REITs Outperformed the Market in May Despite Fears of a Rate Hike
Real estate is doing well, and so are its representatives in the investment world—REITs handily outperformed the broader market last month, even despite growing warnings from the Fed that it is seriously considering raising interest rates in July. As expected, it held off on raising rates at yesterday's meeting.
While it looks like investors either think the Fed is bluffing, or they've warmed to the idea of a hike in rates, there is one thing investors are worried about when it comes to real estate—supply issues. And ironically enough, current and future supply issues are directly due to one of the main reasons real estate is doing well.
REITs continue strong performance in May
The REIT index fund, the FTSE/NAREIT All REIT Index, returned 2.3% in May while the S&P 500 Index gained only 1.8%. And while neither of those are killer returns, the disparity in performance becomes even greater when you look at results over the past year—the same REIT index shot up 6.5% from the year’s start to May 31 while the S&P 500 Index lagged behind, growing only 3.6% over the same period.
“You really had a pretty solid sector-by-sector modest uptick for the month across the board,” says Bloomberg Intelligence’s senior REIT analyst Jeffrey Langbaum. He also said Q1 REIT earnings were “fairly consistent”—and positive growth is an investor’s best friend.
But it’s strange to see REITs beating out the market in terms of growth, since REITs aren’t even designed for stock appreciation—they’re designed to throw off large dividends. The pace of REIT growth has been so strong lately that some experts are worried its success is a signal that something is off with the broader market.
Why is CRE doing so well?
Strong construction, especially in commercial real estate, is behind much of the sector’s strength. HousingWire recently reported on a Goldman Sachs study, which reveals commercial construction is pushing prices up to historic, pre-crisis highs. And the most surprising part is that construction rates are actually falling, yet even so they are still strong enough to drive price growth.
New commercial real estate construction has fallen by 1.6%, a small sum compared to the 2.8% dip in residential construction, and the difference is helping prices recover on the commercial side. In fact, prices have soared so quickly that Boston Fed President Eric Rosengren is urging his fellow Fed members to increase interest rates, saying keeping rates too low for too long has encouraged excessive risk-taking while creating unsustainable gains in commercial real estate.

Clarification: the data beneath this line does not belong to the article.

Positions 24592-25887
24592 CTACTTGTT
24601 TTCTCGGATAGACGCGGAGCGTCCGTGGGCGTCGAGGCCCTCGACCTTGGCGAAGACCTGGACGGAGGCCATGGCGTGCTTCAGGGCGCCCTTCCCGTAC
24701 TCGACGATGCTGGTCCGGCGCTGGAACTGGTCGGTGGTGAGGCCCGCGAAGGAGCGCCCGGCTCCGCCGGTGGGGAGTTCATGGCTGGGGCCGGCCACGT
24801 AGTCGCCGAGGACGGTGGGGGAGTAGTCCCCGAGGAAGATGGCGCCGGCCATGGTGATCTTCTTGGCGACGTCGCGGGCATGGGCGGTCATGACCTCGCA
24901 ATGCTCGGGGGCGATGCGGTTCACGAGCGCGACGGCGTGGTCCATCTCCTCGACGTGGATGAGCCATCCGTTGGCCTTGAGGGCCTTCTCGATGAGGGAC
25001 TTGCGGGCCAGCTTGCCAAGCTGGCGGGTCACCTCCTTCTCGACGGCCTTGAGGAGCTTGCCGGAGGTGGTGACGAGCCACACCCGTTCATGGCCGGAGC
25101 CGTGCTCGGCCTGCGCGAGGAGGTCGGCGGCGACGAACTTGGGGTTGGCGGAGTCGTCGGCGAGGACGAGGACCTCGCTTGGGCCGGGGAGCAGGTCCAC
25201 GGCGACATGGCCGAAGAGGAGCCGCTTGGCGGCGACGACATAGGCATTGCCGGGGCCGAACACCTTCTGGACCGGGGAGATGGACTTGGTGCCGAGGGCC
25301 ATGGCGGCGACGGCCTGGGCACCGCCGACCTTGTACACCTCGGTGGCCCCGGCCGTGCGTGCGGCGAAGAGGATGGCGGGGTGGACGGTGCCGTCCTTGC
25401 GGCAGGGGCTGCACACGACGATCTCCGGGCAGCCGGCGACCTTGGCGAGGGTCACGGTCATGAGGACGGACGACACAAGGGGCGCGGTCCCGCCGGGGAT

But investors aren’t afraid of a hike in rates
Despite Fed members like Rosengren pushing for another rate hike, and Janet Yellen saying that “the federal funds rate will probably need to rise gradually over time,” investors still haven’t pulled back from real estate. Yet as the economy recovers, more people are beginning to realize it’s not so far fetched for the Fed to hike rates up in July. Charles Himmelberg, chief credit strategist at Goldman Sachs, is one of those people, saying, “We think the July meeting is live, without our US economics team seeing a 40% probability of a second hike.”
The fact that investors aren’t pulling back from REITs due to fears over an increasingly likely interest rate rise in the near future is telling of just how much faith they have in real estate. If rates increase, it will become harder for firms to repay debts while making strong profits because the repayment of that debt will be more expensive, especially for firms who borrowed money cheaply. REITs aren’t immune to this, and it’s likely that a rise in rates will cause them to take a hit.
While investors don’t seem to be worried about the effects of a rate hike, they are worried about supply issues.
Supply issues are a growing concern
When it comes to supply issues, investors are keeping their eyes on health care REITs and multifamily REITs, which tend to be more susceptible to supply issues than other sectors of the market. But supply issues don’t come out of nowhere—they come from construction.